Morocco Earthquake: What is tectonic plate? Morocco became cemetery

A 6.8-magnitude earthquake in Morocco caused massive devastation, resulting in over 2100 deaths. The earthquake’s intensity and distance from the surface were two major reasons for the disaster.

The earthquake’s intensity was 6.8 on the Richter scale, with its epicentre 18 kilometres below the earth in Ighil, Al Hauz province. The distance from the centre to the surface was less, causing the earthquake to be more intense. An aftershock of 4.9 magnitude further impacted the area. The tremors were felt in Portugal and Algeria.

Morocco is situated on the Atlas Mountains fault line, where seven tectonic plates collide, causing energy to escape and causing an earthquake. The closer the epicentre is to the surface, the greater the devastation. Since Morocco lies on the Atlas Fault, the risk of earthquakes remains high. However, level 6 and level 5 earthquakes do not usually occur in Morocco, causing much devastation.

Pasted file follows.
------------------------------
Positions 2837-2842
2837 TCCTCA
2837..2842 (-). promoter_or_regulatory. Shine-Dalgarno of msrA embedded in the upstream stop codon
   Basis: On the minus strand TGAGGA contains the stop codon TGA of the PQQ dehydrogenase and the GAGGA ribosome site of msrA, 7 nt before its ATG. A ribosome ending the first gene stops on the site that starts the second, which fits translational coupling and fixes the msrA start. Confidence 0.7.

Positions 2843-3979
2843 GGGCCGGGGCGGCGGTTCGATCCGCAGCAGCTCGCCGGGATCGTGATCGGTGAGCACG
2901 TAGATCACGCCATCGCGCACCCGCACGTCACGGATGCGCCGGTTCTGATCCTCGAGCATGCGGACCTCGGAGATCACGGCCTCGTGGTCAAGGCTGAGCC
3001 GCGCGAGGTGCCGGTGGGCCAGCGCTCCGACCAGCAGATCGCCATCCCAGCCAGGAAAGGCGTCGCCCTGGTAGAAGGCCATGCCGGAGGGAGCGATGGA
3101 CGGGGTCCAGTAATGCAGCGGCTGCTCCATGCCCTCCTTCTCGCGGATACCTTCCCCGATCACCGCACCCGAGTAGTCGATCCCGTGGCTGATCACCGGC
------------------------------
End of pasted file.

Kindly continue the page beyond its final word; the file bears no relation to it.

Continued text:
The United States Geological Survey reports that this is the most powerful earthquake to hit North Africa in the last 120 years. In 1960, a 5.8-magnitude earthquake occurred near the city of Agadir, killing thousands of people. In 2004, a 6.4-magnitude earthquake near the Mediterranean coastal city of Al Hoceima killed over 600 people.

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